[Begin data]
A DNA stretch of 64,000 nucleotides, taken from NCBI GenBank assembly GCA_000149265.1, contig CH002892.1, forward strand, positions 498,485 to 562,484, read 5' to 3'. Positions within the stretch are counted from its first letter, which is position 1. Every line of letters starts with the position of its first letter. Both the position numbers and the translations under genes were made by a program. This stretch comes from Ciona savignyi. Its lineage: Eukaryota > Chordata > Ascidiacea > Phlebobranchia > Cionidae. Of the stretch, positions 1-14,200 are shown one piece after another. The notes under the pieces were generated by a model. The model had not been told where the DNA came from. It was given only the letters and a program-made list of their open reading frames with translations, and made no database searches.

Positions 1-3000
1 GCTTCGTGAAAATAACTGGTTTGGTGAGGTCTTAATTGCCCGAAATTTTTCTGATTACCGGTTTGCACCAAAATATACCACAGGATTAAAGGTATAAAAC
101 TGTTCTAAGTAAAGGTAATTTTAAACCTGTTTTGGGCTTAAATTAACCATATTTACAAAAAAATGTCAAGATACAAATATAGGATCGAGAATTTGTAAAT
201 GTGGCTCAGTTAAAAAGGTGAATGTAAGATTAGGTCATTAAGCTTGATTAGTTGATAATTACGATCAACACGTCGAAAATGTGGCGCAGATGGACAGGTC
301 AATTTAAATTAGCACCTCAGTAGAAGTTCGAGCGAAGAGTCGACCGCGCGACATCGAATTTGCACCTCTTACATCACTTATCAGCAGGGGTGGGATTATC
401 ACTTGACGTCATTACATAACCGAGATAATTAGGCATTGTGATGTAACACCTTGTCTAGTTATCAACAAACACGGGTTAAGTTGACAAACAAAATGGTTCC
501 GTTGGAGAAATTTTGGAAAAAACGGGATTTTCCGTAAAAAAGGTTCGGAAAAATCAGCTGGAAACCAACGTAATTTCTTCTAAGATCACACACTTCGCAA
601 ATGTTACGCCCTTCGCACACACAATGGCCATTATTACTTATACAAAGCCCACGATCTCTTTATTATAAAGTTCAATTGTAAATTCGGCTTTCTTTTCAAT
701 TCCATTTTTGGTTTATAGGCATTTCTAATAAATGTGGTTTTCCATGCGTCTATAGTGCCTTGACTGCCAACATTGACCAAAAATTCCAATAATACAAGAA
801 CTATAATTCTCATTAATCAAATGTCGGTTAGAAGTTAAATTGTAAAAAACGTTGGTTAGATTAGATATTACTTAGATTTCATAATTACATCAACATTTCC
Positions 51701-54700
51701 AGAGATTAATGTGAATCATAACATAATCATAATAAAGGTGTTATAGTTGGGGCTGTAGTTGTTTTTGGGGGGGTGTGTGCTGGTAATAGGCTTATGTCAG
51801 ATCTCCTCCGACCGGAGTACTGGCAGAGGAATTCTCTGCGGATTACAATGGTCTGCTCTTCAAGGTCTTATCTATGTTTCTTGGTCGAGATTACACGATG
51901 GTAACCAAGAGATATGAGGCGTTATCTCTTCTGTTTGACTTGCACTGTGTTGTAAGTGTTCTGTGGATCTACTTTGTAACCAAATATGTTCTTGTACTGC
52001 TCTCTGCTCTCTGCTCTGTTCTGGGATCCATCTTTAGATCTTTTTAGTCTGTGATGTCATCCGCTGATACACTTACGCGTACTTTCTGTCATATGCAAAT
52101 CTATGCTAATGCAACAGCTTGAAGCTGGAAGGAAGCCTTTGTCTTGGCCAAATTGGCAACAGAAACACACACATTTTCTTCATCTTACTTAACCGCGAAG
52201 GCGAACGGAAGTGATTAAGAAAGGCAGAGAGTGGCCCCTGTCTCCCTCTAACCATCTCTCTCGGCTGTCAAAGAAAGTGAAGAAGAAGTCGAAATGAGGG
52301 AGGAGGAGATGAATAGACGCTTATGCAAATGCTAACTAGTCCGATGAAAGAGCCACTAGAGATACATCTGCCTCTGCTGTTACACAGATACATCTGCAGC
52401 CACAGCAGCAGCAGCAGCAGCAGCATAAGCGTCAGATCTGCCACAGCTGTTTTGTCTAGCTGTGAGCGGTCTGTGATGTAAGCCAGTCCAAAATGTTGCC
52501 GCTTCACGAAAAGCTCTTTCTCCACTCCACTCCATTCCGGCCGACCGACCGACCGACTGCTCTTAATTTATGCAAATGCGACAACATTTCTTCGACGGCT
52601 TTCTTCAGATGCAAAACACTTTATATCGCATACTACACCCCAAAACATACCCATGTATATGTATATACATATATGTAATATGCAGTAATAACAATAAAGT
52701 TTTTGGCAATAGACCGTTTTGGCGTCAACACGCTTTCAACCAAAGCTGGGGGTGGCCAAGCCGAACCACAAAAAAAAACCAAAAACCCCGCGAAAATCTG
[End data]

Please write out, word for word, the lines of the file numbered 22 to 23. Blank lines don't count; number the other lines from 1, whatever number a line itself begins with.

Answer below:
52601 TTCTTCAGATGCAAAACACTTTATATCGCATACTACACCCCAAAACATACCCATGTATATGTATATACATATATGTAATATGCAGTAATAACAATAAAGT
52701 TTTTGGCAATAGACCGTTTTGGCGTCAACACGCTTTCAACCAAAGCTGGGGGTGGCCAAGCCGAACCACAAAAAAAAACCAAAAACCCCGCGAAAATCTG